The organizational structure of this year’s edition of Architrave is the network. The network represents a multitude of ideas and their connections, visualizing hidden structures and hierarchies to show the ways in which ideas can be grouped. The network creates a framework for the scope of writing in Architrave 22. The ideas expressed in the network are representative of the extensive range of topics discussed in the field of architectural design and of the messiness of architectural thinking. No aspects of it are isolated, confined, or stable. Ideas within the field of architecture are dynamic, and this energy is inherent to the discourse that keeps it alive. We welcome these unconventional lines and ghosted associations and encourage the development of new relationships. Members of the writing team produced a list of topics representative of the rolling conversations that occurred during meetings and of the various essays that resulted. The topics deal with regional economics, smart cities, the unending use of the internet, but above all, the processes that affect and contribute to the built environment. Each member was then surveyed, answering the question, “Which topics do you perceive as being related?� Topics were then linked to each other based on their associations. These links were analyzed and the nature of the connections became more clear. Each topic is defined in the pages of this book and the links are visualized in the network itself and in the projects that follow. Architectural thinking branches to many levels and the network hopes to visualize this breadth, bringing attention to the way in which architectural ideas are guided together.


isolation

historic preservation

landscape

geography

vernacular ecology

setting

biomimicry

sustainability

moral responsib city planning function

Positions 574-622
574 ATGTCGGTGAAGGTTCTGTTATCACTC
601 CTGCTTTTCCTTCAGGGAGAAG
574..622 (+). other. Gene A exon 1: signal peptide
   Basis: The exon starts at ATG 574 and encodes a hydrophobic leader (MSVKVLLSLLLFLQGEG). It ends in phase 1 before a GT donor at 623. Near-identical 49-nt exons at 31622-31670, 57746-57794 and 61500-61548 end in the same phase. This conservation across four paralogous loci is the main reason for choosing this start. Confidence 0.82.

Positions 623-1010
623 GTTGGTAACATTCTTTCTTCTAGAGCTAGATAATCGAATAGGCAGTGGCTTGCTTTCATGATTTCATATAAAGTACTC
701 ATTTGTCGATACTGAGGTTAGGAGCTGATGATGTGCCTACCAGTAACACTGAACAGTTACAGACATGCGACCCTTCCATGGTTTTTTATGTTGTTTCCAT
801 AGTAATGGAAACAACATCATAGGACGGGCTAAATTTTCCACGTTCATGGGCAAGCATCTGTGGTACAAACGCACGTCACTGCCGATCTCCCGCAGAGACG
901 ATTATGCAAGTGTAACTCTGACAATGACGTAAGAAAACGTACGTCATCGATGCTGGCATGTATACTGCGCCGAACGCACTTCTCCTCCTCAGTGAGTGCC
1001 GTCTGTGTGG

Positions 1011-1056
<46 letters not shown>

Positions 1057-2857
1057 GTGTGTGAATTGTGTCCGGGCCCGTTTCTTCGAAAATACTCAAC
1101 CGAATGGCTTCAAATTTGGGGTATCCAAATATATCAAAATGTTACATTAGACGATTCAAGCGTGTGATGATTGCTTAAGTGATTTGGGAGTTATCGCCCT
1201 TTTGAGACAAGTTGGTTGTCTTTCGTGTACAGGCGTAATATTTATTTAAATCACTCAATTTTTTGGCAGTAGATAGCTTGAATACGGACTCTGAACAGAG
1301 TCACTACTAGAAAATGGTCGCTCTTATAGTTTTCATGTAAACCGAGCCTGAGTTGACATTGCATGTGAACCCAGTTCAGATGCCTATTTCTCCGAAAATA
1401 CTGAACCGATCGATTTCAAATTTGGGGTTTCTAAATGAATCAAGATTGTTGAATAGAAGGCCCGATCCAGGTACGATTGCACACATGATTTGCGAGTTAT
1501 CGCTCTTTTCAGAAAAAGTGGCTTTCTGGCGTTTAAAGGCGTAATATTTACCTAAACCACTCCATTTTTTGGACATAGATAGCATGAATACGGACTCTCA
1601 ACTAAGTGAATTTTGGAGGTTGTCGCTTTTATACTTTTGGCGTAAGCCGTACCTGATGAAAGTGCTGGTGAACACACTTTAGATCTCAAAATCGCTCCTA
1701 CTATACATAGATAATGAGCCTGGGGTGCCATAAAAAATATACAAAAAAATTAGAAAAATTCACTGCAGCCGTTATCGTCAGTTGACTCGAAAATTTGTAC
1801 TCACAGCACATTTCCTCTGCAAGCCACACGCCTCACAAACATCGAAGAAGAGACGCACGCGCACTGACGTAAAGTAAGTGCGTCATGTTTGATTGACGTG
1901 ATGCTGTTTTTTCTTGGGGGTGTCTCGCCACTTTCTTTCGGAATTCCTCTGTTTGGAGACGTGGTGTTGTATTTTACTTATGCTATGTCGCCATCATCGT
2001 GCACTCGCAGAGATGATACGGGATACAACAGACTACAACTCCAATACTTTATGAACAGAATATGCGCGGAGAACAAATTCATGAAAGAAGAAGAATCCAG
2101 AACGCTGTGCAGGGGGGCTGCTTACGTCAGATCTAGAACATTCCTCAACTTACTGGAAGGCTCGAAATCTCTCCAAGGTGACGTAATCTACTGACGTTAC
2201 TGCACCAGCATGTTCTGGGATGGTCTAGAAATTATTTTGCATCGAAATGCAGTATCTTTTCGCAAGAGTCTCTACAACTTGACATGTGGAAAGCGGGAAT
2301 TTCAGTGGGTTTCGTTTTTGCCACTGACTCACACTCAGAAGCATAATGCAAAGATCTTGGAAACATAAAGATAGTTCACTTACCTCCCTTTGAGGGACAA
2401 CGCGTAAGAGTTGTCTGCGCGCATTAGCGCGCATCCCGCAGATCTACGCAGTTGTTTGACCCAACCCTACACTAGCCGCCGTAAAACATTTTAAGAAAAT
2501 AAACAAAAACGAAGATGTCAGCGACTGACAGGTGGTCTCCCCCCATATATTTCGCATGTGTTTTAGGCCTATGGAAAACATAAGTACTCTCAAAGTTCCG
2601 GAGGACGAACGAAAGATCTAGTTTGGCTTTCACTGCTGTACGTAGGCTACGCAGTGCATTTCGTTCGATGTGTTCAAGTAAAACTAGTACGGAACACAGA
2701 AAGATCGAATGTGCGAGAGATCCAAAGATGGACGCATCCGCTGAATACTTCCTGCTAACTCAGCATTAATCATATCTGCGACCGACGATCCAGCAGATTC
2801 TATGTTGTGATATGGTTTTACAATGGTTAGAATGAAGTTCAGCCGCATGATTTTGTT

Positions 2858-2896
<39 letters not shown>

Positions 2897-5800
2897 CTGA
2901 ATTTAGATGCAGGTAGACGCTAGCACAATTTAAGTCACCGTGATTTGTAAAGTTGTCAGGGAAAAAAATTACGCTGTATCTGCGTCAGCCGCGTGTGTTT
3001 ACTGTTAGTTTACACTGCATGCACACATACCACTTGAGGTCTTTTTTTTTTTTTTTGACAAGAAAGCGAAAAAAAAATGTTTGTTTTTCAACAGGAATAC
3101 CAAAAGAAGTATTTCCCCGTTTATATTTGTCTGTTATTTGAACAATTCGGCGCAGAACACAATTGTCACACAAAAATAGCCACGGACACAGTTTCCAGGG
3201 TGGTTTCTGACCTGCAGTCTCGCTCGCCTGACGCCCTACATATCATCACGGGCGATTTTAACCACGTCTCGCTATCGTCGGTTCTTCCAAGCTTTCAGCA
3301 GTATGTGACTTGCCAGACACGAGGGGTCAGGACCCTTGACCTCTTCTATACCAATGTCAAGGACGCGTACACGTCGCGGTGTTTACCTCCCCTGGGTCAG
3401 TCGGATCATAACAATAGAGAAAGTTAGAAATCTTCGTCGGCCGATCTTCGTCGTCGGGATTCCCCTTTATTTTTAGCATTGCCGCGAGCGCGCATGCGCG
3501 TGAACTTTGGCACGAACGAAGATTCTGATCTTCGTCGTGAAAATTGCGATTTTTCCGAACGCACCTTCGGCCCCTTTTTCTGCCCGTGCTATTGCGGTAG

recession

economics

modular architecture parametrics

societal responsefabrication

consumer culture globalization product design

crowdsourcing

3d printing

customization personalization

data computers internet millennial generation

automation

d.i.y.

graphic design anonymity

commitment issues privacy procrastination f.o.m.o.


bility

‘‘hero architect’’

the critic

voice of a building God's eye view phenomena

memory authenticity democratization dreams creative freedom

thoughtforms

n individuality subconscious creation

visual representation

interior design


22

Vessels

“BECAUSE THE PEOPLE WHO ARE CRAZY ENOUGH TO THINK THEY CAN CHANGE THE WORLD ARE THE ONES THAT DO.” - APPLE INC.

We are Architects. A tribe of people who have always been at the forefront of innovation and creation. We have inspired and brought hope to others through a profession that is essentially based upon the optimistic notion that what we do today will be built tomorrow.


integration

fall 2014 A seamless combination of complementary parts

walters

design 05 function

The idea that there is a specific use for a space

 graham nichols

23

The word “Architect” is derived from the Greek arkhitekton , which translates to “first builder.” This implies that at the root of our profession, we are meant to be the first on a site, to head into the wild unknown. We come from a long line of the individuals who took those

first steps as well as the risks they felt were necessary. They headed towards their own “vision,” to achieve something that would push the horizon line of our collective sight. They were heroes; however, as of late, we have fallen from our once prestigious position in society.


24

unifying block identities

all that they did; not because they were superhuman but because they set their minds to it, and they worked for it. Making education the foundation is essential for re-establishing ourselves as meaningful and powerful members of society. We must expand our focus beyond

ourselves. We should not specialize or remain complacent with ignorance, but reach towards other disciplines beyond Architecture. Absorbing information from all aspects of life. Such an endeavor could only push us into a greater understanding of what a building needs to be


fall 2014 city planning

A political labyrinth

hero architect

“We shape our buildings; thereafter they shape us.” - Winston Churchill

clark

design 07 setting

The environmental and cultural elements of a site that contribute to sense of place

michael nguyen agustina sklar

25